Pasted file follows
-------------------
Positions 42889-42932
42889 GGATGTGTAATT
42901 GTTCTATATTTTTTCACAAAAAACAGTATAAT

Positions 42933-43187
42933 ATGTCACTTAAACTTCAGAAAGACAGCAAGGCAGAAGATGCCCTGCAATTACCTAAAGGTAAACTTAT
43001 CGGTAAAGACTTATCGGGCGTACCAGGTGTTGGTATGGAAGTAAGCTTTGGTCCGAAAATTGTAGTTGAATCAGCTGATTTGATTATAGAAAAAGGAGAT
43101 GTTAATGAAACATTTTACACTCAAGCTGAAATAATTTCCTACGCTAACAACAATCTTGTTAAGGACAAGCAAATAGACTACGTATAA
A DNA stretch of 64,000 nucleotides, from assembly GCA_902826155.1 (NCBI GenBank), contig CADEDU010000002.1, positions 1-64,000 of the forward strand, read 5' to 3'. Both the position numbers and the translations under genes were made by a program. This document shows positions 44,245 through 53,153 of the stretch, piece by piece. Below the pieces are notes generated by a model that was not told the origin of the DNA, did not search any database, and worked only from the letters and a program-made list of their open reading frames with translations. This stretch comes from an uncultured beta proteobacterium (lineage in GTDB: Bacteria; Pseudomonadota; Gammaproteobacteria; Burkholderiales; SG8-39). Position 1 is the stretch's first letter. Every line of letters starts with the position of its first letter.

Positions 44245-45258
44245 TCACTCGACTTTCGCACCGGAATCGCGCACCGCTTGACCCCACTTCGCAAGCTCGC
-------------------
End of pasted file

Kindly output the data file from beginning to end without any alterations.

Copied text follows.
Positions 42889-42932
42889 GGATGTGTAATT
42901 GTTCTATATTTTTTCACAAAAAACAGTATAAT

Positions 42933-43187
42933 ATGTCACTTAAACTTCAGAAAGACAGCAAGGCAGAAGATGCCCTGCAATTACCTAAAGGTAAACTTAT
43001 CGGTAAAGACTTATCGGGCGTACCAGGTGTTGGTATGGAAGTAAGCTTTGGTCCGAAAATTGTAGTTGAATCAGCTGATTTGATTATAGAAAAAGGAGAT
43101 GTTAATGAAACATTTTACACTCAAGCTGAAATAATTTCCTACGCTAACAACAATCTTGTTAAGGACAAGCAAATAGACTACGTATAA
A DNA stretch of 64,000 nucleotides, from assembly GCA_902826155.1 (NCBI GenBank), contig CADEDU010000002.1, positions 1-64,000 of the forward strand, read 5' to 3'. Both the position numbers and the translations under genes were made by a program. This document shows positions 44,245 through 53,153 of the stretch, piece by piece. Below the pieces are notes generated by a model that was not told the origin of the DNA, did not search any database, and worked only from the letters and a program-made list of their open reading frames with translations. This stretch comes from an uncultured beta proteobacterium (lineage in GTDB: Bacteria; Pseudomonadota; Gammaproteobacteria; Burkholderiales; SG8-39). Position 1 is the stretch's first letter. Every line of letters starts with the position of its first letter.

Positions 44245-45258
44245 TCACTCGACTTTCGCACCGGAATCGCGCACCGCTTGACCCCACTTCGCAAGCTCGC